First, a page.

In this post, I’ll outline some basics on QueryOver, including the NHibernate types involved and basic query structure. I’ll also talk about joining using JoinAlias and JoinQueryOver

This article is part of an ongoing series on NHibernate Queryover. Click here to see the table of contents.

IQueryOver<TRoot, TSubType>

If you look closely at the types involved when writing QueryOver queries, you’ll notice that there are two generic type parameters: TRoot and TSubType. Why would the API need two type parameters?

When you create a QueryOver object using session.QueryOver<TRoot>, TRoot and TSubType are the same. TRoot stays the same as you build the query, and TSubType changes as you use JoinQueryOver to join to other tables. This is worth mentioning before we go into more depth on building queries.

In general:

  • Operations except for .Select use TSubType as the type parameter for lambda expressions you pass to QueryOver methods
  • TRoot is the type parameter for lambda expressions you use in the .Select step of the query.

Here’s an example:

// TRoot and TSubType are Person                         
    .JoinQueryOver(p => p.Addresses)
    // TRoot is Person, TSubtype is Address
        .Where(a => a.ModifiedDate == DateTime.Now)
        // Where accepts an Expression<Func<TSubtype, bool>>
        .Select(p => p.Id);
        // Select accepts an Expression<Func<TRoot, object>>

JoinAlias and JoinQueryOver

Since we’re on the subject of TRoot and TSubType, now is a good opportunity to talk about JoinAlias and JoinQueryOver


JoinAlias adds a join to your query without changing TSubType. This is useful if you’re joining to more than one table from a source table:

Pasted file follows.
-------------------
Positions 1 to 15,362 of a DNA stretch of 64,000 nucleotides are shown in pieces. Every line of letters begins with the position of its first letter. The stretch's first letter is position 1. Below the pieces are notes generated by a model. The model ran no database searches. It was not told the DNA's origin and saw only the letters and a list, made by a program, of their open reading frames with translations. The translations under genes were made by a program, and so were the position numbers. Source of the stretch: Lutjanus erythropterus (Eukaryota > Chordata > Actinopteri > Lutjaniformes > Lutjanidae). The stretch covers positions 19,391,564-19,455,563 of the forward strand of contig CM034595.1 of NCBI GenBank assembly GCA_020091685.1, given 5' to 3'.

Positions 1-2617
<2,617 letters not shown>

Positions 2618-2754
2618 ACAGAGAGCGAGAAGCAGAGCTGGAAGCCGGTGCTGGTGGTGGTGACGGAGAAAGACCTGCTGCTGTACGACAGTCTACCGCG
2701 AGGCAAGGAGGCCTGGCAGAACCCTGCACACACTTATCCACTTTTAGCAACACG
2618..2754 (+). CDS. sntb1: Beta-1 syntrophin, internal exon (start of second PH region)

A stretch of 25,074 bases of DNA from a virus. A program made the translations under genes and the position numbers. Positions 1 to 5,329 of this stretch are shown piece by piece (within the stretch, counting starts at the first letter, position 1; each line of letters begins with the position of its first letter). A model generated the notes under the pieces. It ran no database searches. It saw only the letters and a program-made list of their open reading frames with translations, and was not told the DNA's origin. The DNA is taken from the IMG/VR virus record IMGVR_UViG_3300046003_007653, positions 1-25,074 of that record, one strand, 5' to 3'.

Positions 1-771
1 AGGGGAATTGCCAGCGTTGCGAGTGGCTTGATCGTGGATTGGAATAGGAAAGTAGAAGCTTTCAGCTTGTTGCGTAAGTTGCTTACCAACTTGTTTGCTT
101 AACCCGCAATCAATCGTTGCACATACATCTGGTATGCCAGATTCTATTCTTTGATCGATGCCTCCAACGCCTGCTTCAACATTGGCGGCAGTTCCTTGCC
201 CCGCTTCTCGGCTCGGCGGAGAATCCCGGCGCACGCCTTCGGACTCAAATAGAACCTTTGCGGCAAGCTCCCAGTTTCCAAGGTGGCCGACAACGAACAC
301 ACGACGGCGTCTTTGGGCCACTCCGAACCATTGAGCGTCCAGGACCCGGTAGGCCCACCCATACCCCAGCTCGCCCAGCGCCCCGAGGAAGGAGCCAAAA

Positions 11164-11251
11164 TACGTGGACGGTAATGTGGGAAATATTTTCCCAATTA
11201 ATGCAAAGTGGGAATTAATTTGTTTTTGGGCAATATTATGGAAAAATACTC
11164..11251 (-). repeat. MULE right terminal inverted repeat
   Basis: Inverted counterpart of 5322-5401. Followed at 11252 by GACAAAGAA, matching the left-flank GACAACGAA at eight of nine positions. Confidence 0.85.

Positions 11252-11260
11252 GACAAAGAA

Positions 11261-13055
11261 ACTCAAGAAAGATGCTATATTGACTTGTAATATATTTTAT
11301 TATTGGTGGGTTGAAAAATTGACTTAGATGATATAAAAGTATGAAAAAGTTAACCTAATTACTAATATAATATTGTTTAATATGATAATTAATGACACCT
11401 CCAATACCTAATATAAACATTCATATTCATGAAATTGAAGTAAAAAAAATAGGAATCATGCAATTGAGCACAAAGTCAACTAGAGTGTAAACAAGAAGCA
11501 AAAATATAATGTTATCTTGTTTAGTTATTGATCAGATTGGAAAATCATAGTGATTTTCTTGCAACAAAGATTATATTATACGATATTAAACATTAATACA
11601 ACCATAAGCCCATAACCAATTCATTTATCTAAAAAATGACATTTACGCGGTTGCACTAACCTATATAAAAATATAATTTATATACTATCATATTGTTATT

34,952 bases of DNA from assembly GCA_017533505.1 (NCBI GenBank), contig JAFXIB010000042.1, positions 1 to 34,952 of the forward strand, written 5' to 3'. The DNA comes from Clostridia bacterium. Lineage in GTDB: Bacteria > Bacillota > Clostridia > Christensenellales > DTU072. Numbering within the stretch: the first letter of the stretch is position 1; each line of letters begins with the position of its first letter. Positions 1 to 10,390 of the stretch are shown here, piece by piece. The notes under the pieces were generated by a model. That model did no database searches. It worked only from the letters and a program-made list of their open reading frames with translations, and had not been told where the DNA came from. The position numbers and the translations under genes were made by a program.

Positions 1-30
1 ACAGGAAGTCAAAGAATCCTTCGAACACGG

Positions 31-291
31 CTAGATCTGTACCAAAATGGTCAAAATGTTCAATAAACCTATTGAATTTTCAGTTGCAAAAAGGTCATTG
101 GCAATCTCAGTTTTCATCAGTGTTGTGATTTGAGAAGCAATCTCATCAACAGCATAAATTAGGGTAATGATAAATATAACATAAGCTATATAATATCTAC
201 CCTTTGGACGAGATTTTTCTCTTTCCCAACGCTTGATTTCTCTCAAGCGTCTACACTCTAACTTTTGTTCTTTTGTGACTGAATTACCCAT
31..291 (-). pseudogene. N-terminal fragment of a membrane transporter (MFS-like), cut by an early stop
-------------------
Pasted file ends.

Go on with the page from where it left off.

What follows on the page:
BusinessEntityAddress addressAlias = null;
BusinessEntityContact contactAlias = null;

    .JoinAlias(p => p.Addresses, () => addressAlias)
    .JoinAlias(p => p.Contacts, () => contactAlias)
    .Where(p => p.FirstName == "Andrew")
    /* etc */

In this example, since we want to join to Address and Contact, we can use JoinAlias twice, since TSubType doesn’t change.

The second parameter (in this particular overload) to .JoinAlias is a lambda expression that creates an alias. You can use the alias throughout the query in other lambda expressions when you don’t want to use either TRoot or TSubType.


JoinQueryOver adds a join to your query and changes TSubType. You can also use an alias with JoinQueryOver, but with simpler queries it’s often not necessary:

    .JoinQueryOver(p => p.Addresses)
        .Where(a => a.ModifiedDate == DateTime.Now)
    .Select(p => p.FirstName)

Notice that the lambda expression passed to the .Where method has the signature Expression<Func<Address, bool>>. The call to JoinQueryOver changed TSubType. This can make for more concise, easier to read code, since you don’t need to declare aliases for every join you do.

JoinAlias and JoinQueryOver are interchangeable, as far as I know. You can write the same query using either one, it’s just that the number of aliases you declare changes based on which you use. Typically I choose whichever one avoids creating and managing more aliases. This means using JoinQueryOver when possible, but that’s personal preference.


  • IQueryOver is a generic type with two type parameters TRoot and TSubType
  • .Select operates on TRoot while other QueryOver methods operate on TSubType.
  • TRoot stays the same as you’re building a query, but TSubType changes when you join using JoinQueryOver
  • JoinQueryOver and JoinAlias add joins to your query. JoinAlias doesn’t change TSubType, but JoinQueryOver does.
  • You can use aliases when building a query to refer to properties that don’t belong to TRoot or TSubType